EW: So you take a little hand work to do while you're--

MD: Yes. Yes.

EW: Are there any advances in technology that have influenced your work?

MD: The sewing machine and the rotary cutter. I wish my mother had lived long enough to see the rotary cutters.

EW: Yes.

MD: A story. She and my dad spent winters in Arizona, and they drove out and she'd sit there hand sewing on quilt blocks, and she was supposed to be the navigator and the joke was that dad, say, would come up to a corner and say, 'Which way do I go Helen?' She'd say 'Just take either one, it don't make any difference.' [EW laughs.] I've heard that so many times.

EW: It's one of those family stories.

MD: Yeah.

EW: Tell me about the place where you create. Do you have a sewing room or a studio?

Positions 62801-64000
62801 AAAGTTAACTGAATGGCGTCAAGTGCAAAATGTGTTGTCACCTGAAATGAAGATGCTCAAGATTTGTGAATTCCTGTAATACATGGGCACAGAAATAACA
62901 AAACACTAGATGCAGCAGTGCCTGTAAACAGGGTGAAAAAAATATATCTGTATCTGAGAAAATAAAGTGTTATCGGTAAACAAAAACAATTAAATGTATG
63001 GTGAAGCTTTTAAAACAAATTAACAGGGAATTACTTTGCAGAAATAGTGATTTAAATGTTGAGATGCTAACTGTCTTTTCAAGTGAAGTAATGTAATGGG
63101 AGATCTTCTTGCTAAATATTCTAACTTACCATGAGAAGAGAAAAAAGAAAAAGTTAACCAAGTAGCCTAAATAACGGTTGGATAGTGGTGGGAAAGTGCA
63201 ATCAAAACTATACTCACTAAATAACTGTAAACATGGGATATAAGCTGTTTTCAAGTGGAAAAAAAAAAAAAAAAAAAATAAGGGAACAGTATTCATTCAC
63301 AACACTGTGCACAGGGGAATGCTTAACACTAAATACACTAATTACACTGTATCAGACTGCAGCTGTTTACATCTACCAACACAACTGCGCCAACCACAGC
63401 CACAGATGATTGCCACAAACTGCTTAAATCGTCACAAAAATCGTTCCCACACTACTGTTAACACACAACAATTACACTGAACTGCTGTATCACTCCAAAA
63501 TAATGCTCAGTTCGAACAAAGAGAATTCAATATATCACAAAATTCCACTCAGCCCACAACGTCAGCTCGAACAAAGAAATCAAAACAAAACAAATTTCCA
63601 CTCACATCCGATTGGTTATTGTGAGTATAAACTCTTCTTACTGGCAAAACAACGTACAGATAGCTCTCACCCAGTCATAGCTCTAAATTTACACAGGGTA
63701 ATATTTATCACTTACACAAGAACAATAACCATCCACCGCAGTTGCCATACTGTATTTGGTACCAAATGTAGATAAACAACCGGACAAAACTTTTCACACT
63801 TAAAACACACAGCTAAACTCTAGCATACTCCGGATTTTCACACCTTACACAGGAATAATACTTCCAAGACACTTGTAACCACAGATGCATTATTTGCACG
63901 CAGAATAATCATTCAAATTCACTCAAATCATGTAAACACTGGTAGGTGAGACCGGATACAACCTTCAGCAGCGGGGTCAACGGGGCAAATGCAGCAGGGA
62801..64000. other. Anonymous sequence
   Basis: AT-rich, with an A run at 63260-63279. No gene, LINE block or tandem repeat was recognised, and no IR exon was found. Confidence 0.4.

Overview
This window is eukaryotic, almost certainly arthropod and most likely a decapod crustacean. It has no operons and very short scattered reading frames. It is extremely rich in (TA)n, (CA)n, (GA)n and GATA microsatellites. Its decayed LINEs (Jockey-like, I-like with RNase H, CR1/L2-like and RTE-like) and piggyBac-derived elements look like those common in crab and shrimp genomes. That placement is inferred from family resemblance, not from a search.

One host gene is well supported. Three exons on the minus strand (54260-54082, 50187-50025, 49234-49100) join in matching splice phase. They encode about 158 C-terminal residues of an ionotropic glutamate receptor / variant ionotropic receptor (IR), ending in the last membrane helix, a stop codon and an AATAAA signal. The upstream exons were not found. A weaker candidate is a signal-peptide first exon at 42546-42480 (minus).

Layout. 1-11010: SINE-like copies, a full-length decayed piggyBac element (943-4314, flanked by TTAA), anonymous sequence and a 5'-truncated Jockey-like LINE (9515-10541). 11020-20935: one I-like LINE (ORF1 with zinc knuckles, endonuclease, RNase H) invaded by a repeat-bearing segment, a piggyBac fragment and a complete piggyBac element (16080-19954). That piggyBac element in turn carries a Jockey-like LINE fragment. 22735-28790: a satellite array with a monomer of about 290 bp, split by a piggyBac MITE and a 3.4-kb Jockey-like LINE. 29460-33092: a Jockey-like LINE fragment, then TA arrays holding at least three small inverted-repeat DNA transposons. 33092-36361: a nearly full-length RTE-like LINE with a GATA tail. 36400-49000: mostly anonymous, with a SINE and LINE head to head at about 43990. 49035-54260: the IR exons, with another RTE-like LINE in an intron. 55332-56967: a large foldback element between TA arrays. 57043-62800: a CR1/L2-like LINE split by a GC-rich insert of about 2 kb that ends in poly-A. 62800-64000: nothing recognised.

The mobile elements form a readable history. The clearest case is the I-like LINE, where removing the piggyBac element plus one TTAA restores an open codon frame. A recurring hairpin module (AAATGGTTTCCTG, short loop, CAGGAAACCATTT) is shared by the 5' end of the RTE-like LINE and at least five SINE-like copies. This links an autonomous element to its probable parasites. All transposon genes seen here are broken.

MD: No. In the summertime my sewing machine and sewing materials are on the front porch, it's glassed in and screened in. And then in the wintertime it's wherever I can place the things. My bedroom, I don't have room for a sewing machine anymore, so usually it's at one end of the front room and then at the other end my husband's got his jigsaw puzzle set up, so we both have room to do what we want.

EW: So, then you can leave your sewing machine up?

MD: Yeah. I do. I keep a towel over it, and I hate putting it up and taking it down every time I can use it.

EW: I think it makes a difference. If it's up, you can get to it easily.

MD: Yes. And it don't take extra time to do that.

EW: Yes. Do you have a design wall?

MD: No, not really.

EW: Okay.

MD: No.